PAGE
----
VMware and Sun drive momentum for virtual desktops

The still-nascent virtualisation market appears to be building additional layers on an almost daily basis at the moment with key players rolling out new products in a drive to ensure that momentum is upheld.VMware’s latest enhancements to its Virtual Desktop Infrastructure product were announced late this Monday.

The still-nascent virtualisation market appears to be building additional layers on an almost daily basis at the moment with key players rolling out new products in a drive to ensure that momentum is upheld.

VMware’s latest enhancements to its Virtual Desktop Infrastructure product were announced late this Monday. The company says that the new offering works with Sun Microsystems’ Sun Ray software and virtual display clients to create a desktop virtualisation environment that can replace traditional PCs with virtual machines that are managed and centralised in a single data centre.

According to VMware, this style of virtualisation deployment is especially effective over wide area networks (WANs), which might include remote users, enterprise branch offices or offshore developers. The solution utilises Sun’s Appliance Link Protocol (ALP), a bitmap-based display technology designed to work with virtual desktops over networks with high latency.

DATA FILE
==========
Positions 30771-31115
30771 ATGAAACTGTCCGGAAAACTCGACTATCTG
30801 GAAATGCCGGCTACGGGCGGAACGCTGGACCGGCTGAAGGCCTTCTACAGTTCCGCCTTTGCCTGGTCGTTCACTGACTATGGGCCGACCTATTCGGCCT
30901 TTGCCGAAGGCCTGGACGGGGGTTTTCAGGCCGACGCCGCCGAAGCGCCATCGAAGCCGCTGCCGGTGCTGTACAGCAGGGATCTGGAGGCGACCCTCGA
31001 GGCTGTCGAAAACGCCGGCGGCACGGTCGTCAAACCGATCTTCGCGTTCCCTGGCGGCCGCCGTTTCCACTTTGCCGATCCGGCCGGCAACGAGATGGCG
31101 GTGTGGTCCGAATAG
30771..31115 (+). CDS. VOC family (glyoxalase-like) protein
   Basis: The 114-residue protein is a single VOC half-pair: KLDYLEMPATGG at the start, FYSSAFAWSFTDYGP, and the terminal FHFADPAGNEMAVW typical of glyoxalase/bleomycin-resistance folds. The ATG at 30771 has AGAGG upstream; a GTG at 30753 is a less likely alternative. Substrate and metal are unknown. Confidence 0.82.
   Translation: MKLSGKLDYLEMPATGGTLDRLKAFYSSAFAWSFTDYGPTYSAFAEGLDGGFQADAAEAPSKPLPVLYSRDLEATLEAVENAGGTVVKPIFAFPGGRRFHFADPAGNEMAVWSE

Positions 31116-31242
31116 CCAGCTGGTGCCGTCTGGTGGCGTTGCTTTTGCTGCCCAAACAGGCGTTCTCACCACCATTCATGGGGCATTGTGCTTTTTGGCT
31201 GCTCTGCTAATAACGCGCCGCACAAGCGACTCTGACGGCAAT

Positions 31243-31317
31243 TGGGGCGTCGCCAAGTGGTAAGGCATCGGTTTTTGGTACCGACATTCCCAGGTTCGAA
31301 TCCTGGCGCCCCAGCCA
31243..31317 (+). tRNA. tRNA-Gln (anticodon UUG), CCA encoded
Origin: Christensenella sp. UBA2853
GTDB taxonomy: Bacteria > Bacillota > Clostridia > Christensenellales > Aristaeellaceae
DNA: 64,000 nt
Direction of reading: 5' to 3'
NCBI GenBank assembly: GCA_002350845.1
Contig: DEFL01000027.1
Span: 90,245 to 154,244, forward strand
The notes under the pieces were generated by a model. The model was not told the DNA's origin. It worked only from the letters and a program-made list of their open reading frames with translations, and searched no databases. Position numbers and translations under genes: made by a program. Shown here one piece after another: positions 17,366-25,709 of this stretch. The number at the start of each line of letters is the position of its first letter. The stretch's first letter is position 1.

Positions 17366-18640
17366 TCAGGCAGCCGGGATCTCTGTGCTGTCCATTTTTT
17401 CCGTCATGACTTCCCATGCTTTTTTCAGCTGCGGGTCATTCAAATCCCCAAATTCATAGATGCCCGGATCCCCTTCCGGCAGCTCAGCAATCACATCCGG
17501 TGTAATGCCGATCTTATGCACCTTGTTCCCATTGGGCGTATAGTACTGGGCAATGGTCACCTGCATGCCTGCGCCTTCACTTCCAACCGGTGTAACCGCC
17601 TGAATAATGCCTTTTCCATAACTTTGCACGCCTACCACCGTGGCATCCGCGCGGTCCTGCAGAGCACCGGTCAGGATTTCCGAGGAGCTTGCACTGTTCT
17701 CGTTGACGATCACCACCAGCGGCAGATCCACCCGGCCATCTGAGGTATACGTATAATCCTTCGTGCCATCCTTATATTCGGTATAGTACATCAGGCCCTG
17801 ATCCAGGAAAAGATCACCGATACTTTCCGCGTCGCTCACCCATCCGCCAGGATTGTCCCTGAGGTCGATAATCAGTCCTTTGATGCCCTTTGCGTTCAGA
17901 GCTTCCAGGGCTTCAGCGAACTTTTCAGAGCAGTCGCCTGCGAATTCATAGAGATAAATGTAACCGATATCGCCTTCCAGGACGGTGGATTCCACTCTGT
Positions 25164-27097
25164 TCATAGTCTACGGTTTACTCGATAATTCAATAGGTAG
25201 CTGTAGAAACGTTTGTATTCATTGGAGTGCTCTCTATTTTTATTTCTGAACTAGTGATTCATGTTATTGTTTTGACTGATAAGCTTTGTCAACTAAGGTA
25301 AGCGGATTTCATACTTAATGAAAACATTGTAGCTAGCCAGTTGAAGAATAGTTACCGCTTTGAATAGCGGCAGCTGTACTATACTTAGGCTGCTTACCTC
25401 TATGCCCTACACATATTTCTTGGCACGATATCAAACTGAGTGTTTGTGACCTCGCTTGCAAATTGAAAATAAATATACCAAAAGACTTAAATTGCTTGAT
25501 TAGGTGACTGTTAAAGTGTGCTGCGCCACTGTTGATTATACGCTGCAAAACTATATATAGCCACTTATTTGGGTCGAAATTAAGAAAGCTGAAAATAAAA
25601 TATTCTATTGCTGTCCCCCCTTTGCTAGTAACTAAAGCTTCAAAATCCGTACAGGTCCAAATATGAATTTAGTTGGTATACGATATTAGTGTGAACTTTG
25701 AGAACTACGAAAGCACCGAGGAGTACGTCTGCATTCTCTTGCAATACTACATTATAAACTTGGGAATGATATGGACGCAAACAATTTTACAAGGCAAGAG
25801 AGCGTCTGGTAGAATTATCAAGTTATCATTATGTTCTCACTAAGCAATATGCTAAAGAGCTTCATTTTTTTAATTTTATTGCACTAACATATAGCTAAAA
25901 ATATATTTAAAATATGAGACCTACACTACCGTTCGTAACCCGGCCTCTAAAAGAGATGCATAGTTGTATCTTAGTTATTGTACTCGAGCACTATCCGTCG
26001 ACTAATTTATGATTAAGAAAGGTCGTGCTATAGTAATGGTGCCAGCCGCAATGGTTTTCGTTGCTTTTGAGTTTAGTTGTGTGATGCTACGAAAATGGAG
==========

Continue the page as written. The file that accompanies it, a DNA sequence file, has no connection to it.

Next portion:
Happy to go on the record and talk about their deployment of this virtualisation package is the University of Maryland. Located close to the US capital and the National Security Agency headquarters, the university is a major public research body which serves more than 36,000 students and employs more than 12,000 staff.

According to a statement from VMware, the University’s facilities management function, which supports over 400 desktops, selected VMware Virtual Desktop Infrastructure, Sun Ray Software and virtual display clients to ‘improve’ desktop manageability, lower IT costs and develop desktop accessibility.

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“As a major research university, it’s critical that our students, faculty and staff get access to the applications they need, when they need them,” said Jim Maloney, network operations manager for the University of Maryland. “This joint solution has helped us significantly reduce the time we spend managing our growing desktop infrastructure as well as cut down on energy costs through virtualisation.”

VMware says that the combination of Sun Ray Software and virtual display clients to a VMware Virtual Desktop Infrastructure deployment provides the added benefits of using a client that has no operating system and so reduces the chance of malware attacks.

As part of a VMware and Sun OEM agreement covering this technology, Sun has stated that it will take on the role of providing frontline support for this joint solution.